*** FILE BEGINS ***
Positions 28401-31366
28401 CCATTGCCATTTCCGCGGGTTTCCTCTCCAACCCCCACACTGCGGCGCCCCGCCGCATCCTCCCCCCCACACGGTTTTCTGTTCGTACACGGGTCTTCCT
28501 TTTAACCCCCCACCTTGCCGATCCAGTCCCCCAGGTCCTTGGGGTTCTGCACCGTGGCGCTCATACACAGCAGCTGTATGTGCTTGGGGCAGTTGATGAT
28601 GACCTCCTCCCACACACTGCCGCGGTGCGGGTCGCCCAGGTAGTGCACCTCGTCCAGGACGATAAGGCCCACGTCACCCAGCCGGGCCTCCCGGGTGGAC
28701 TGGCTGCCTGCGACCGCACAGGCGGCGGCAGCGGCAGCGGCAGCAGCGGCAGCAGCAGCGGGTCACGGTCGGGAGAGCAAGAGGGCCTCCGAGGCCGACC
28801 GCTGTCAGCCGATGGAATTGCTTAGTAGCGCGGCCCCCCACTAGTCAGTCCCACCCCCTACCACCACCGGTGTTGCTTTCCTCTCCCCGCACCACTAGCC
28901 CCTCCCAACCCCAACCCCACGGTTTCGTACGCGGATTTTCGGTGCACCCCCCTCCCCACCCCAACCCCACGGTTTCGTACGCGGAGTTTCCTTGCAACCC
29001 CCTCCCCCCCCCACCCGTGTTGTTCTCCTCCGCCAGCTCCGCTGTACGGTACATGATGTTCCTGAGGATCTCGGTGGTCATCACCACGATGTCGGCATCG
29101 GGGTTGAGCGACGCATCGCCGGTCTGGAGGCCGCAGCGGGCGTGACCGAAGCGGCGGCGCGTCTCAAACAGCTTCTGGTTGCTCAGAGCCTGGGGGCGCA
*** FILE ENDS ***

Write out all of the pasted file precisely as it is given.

Positions 28401-31366
28401 CCATTGCCATTTCCGCGGGTTTCCTCTCCAACCCCCACACTGCGGCGCCCCGCCGCATCCTCCCCCCCACACGGTTTTCTGTTCGTACACGGGTCTTCCT
28501 TTTAACCCCCCACCTTGCCGATCCAGTCCCCCAGGTCCTTGGGGTTCTGCACCGTGGCGCTCATACACAGCAGCTGTATGTGCTTGGGGCAGTTGATGAT
28601 GACCTCCTCCCACACACTGCCGCGGTGCGGGTCGCCCAGGTAGTGCACCTCGTCCAGGACGATAAGGCCCACGTCACCCAGCCGGGCCTCCCGGGTGGAC
28701 TGGCTGCCTGCGACCGCACAGGCGGCGGCAGCGGCAGCGGCAGCAGCGGCAGCAGCAGCGGGTCACGGTCGGGAGAGCAAGAGGGCCTCCGAGGCCGACC
28801 GCTGTCAGCCGATGGAATTGCTTAGTAGCGCGGCCCCCCACTAGTCAGTCCCACCCCCTACCACCACCGGTGTTGCTTTCCTCTCCCCGCACCACTAGCC
28901 CCTCCCAACCCCAACCCCACGGTTTCGTACGCGGATTTTCGGTGCACCCCCCTCCCCACCCCAACCCCACGGTTTCGTACGCGGAGTTTCCTTGCAACCC
29001 CCTCCCCCCCCCACCCGTGTTGTTCTCCTCCGCCAGCTCCGCTGTACGGTACATGATGTTCCTGAGGATCTCGGTGGTCATCACCACGATGTCGGCATCG
29101 GGGTTGAGCGACGCATCGCCGGTCTGGAGGCCGCAGCGGGCGTGACCGAAGCGGCGGCGCGTCTCAAACAGCTTCTGGTTGCTCAGAGCCTGGGGGCGCA